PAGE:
Dr Agcaoili started with a light schedule, going in three times a week... more, if work permitted it. She has since joined two commercial yoga class companies and more than just being into it for health, yoga has become a way of life.

How heavy is her workload? Aside from practicing urology, Dr Agcaoili is also the Technical Section Head of the Molecular and Cellular Therapeutics Laboratory at the NKTI. So a relaxing activity is a must.

Union of mind and body

Yoga, Dr Agcaoili explains, comes from the word ‘yuj’, which means to bind or the union of the mind and body.

“It’s what I love about yoga. It has a lot of benefits. Aside from the physical, there is mindfulness. And a lot of principles you can really apply off the mat - [when] you’re being a doctor, a surgeon or a friend.”

Like most who practice, it took some time before the busy surgeon came to realize that it was more than just physical.

“Yoga has other benefits… about calmness of the mind. It is also taught that you have to think of the present - don’t think of your day, or your future, what you’re going to eat later. Just be mindful. Listen to your body, you have to feel what you’re doing.”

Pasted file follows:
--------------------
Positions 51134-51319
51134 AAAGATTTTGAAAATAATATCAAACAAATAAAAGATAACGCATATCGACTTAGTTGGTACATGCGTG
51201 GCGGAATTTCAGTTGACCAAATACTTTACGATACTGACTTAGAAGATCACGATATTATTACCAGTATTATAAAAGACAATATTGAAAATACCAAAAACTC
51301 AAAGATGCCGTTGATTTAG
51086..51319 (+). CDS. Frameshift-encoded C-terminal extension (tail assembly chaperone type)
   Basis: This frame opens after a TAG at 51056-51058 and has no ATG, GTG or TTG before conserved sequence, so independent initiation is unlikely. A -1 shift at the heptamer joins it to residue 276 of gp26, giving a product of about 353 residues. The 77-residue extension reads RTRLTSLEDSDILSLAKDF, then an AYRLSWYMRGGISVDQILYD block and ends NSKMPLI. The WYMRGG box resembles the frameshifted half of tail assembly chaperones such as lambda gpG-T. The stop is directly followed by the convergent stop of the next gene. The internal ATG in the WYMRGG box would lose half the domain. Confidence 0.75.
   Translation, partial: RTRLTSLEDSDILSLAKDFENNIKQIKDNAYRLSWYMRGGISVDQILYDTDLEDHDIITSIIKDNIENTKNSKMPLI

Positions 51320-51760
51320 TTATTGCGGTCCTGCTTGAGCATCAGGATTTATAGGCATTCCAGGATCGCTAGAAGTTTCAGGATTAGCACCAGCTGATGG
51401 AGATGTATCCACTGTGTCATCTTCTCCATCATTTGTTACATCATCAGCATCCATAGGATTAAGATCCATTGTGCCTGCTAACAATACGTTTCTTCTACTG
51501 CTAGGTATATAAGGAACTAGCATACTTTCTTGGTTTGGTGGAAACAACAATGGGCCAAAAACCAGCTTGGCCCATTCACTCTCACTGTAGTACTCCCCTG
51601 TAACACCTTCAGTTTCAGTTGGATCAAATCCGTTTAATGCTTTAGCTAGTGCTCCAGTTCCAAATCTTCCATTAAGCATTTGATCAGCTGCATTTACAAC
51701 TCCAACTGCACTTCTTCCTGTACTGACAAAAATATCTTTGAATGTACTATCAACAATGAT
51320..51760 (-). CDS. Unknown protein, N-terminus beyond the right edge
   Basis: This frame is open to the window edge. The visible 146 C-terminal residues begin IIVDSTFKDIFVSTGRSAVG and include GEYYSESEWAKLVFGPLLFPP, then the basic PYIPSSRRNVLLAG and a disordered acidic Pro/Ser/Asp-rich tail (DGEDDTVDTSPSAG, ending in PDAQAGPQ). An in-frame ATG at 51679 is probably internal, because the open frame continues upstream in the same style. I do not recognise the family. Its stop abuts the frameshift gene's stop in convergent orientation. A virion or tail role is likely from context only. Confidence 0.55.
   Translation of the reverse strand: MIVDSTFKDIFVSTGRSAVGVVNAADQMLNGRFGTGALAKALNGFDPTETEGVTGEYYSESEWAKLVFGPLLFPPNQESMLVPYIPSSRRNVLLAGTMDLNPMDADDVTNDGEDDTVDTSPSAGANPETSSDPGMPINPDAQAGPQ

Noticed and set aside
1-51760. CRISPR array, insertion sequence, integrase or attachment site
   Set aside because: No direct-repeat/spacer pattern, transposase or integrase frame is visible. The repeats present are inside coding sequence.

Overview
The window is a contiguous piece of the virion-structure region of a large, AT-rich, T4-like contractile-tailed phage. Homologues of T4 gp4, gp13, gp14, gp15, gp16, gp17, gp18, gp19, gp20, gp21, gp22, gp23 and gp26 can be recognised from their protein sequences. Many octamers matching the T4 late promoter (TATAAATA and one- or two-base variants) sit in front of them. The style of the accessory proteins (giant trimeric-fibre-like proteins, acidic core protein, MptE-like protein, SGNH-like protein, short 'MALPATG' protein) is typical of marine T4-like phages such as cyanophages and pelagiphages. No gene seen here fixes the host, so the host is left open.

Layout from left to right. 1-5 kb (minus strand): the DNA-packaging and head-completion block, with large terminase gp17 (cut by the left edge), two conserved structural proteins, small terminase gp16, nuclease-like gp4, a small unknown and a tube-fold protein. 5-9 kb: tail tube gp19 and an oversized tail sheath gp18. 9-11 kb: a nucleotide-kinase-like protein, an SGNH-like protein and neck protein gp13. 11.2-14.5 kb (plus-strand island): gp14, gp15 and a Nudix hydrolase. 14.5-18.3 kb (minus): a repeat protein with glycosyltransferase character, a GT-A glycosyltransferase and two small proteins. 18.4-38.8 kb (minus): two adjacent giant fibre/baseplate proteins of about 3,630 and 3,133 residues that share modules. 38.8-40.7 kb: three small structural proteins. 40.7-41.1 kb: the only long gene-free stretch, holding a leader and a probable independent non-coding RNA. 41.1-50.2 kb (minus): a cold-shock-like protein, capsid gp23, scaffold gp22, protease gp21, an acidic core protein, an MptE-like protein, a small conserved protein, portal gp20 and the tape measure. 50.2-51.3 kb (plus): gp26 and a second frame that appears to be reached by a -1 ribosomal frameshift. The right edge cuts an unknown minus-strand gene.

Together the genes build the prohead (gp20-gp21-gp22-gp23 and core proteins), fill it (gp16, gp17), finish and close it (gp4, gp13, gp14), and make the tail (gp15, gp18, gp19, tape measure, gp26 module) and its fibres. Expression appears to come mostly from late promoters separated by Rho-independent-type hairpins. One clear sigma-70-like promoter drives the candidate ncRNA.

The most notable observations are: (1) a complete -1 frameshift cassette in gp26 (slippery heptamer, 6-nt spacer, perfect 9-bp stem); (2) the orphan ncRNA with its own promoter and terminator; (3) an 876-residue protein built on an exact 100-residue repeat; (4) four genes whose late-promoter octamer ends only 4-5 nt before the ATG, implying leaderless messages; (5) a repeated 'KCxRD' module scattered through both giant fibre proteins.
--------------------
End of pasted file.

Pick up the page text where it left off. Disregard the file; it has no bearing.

The urology specialist acknowledges that while gym sessions do result in improved physical well-being, she still prefers a more calming activity. And what really draws her in are the mindfulness and attention to the spirit, aside from the physical merits.

“[Though yoga may seem simple and low-impact,] it teaches us self-care. We are taught to take our time... to take care of ourselves, so that we can take care of others,” she said.

For Dr Agcaoili, yoga is a practice that addresses the whole, instead of just parts of, and it encourages one to look inwardly and improve.

Self-discovery

One of the perks of practicing yoga that often comes belatedly is the discovery of one’s self, she says.

“Eventually as you practice, you’ll be able to do some of [the harder poses]. I never imagined myself being able to do a headstand. You discover a lot more about yourself, that you have that strength all along,” Dr Agcaoili said.

Dr. Sigrid Agcaoili on self-discovery with yoga: I never imagined myself being able to do a headstand.